When I was chancellor of Bournemouth University, I had the pleasure of conferring on the noble Lord, Lord Ashdown, an honorary doctorate, and I still remember the inspiring way he spoke that day.
I declare my interests, in that I am married to an American, and my children are British and American. I am also an honorary colonel in the United States army, am honoured to have been given the freedom of a number of American cities, and have enjoyed lecturing at various American universities.
The “special relationship” between the United Kingdom and America was first coined by Sir Winston Churchill in a speech in 1946. Our two nations share a strong common heritage. My wife’s ancestors John and Priscilla Alden were pilgrims on board that famous ship the “Mayflower”, which made the voyage from Plymouth to the new world of America in 1620, nearly 400 years ago.
Although we share the English language, cultural differences between America and Britain manifest themselves from time to time. To my wife Laura, cricket means an insect she used to hear during the night in her hometown of Dallas, Texas, whereas to me cricket is a fine summer game, played occasionally in between frequent showers of rain. These are but small differences between our two cultures.
More importantly, when we travel to America it is clear that the British brand—for example, British royalty, our literature and our history—remains very strong there. These bonds are stronger than whoever happens to be President in the White House, and they will endure even beyond temporary differences in foreign policy. I recently had the privilege of being interviewed by Fox News TV about Brexit, and it was clear to me from the questions that America is listening to and watching what is going on in Britain. I am delighted, too, to have been invited to President Trump’s forthcoming prayer breakfast in Washington DC. It will be just me and the President of the United States of America—oh, and 3,000 other guests.
When it comes to foreign policy, historically the actions of the United States have had a profound effect on the rest of the world. When Donald Trump became President, he made it clear that he was going to focus more on greatness at home. We could criticise him for that, but in essence that is what Brexit is about—giving Britain the opportunity to become not just Great Britain but greater Great Britain. Let us not forget that one of Mr. Trump’s earliest actions on entering the White House was to restore the bust of Sir Winston Churchill to the Oval Office. That was an important signal of the US President’s bond with, and respect for, Great Britain.
Concerning foreign policy, let us consider briefly the situation in the Middle East, particularly in Israel. American Presidents have endeavoured to broker peace between Israel and Palestine, but that has led to a stalemate situation, where the peace process has become stagnant for some years. On 6 December last year, Mr. Trump recognised Jerusalem as the Jewish capital of Israel and announced the intention to move the American embassy from Tel Aviv to Jerusalem. This decision also affirmed the biblical foundation for that city being the capital of Israel, and Israel being the true home of the Jewish people. This was of course confirmed by the British Government 100 years ago, with the Balfour Declaration in 1917. Mr. Trump has declared his support for Israel, and it is important for the United Kingdom to continue supporting Israel and world peace, as Israel is the only true democracy in the Middle East.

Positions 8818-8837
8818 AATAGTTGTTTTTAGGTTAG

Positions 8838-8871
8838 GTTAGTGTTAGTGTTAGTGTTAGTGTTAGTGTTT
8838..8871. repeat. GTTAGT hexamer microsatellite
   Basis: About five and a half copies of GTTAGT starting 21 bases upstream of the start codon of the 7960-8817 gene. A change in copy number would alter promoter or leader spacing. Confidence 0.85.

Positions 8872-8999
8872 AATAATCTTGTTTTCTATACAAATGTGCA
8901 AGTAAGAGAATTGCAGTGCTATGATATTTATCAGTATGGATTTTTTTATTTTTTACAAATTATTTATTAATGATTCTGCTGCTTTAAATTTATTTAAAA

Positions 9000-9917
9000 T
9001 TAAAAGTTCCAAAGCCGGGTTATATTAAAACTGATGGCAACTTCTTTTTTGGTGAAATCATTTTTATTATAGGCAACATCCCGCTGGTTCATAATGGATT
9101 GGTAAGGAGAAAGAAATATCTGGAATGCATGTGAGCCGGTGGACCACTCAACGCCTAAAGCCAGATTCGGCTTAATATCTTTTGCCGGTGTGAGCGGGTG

The Holy Bible says, in Matthew chapter 5 verse 9:
“Blessed are the peacemakers”— not peacekeepers but peacemakers; it is very much an active thing. To achieve peace, it is important to recognise that there are agents of peace which world leaders can by their policies halt, misuse or use to not only benefit their own people but help to create peace. In Israel, a distinct agent of peace is innovation. Israel has a small population yet ranks third in the World Economic Forum’s rankings of the most innovative economies. The world has benefited from Israeli inventions too numerous to mention here. Israeli intelligence services have helped stop a wide number of terrorist attacks around the world. Many Arab nations now look to Israel as a strong ally in their common battle for peace against militant Islam. These Arab nations now seek Israeli technology to help grow their own economies, so trade can be an agent of peace.
The UK has 28 trade envoys but only five Trade Ministers. Trade is an agent of peace. Will the Minister say when the Government intend to appoint more trade envoys? There are 282 foreign embassies. Is it not time for the UK to host a peace conference inviting ambassadors to talk about making peace?
In conclusion, the first duty of any Government is to protect their people, but we live in a world where geographical boundaries will mean less and less. Perhaps one should remember that there is only one race—the human race. This is why President Thomas Jefferson was right when he said simply:
“Enemies in War, in Peace Friends”.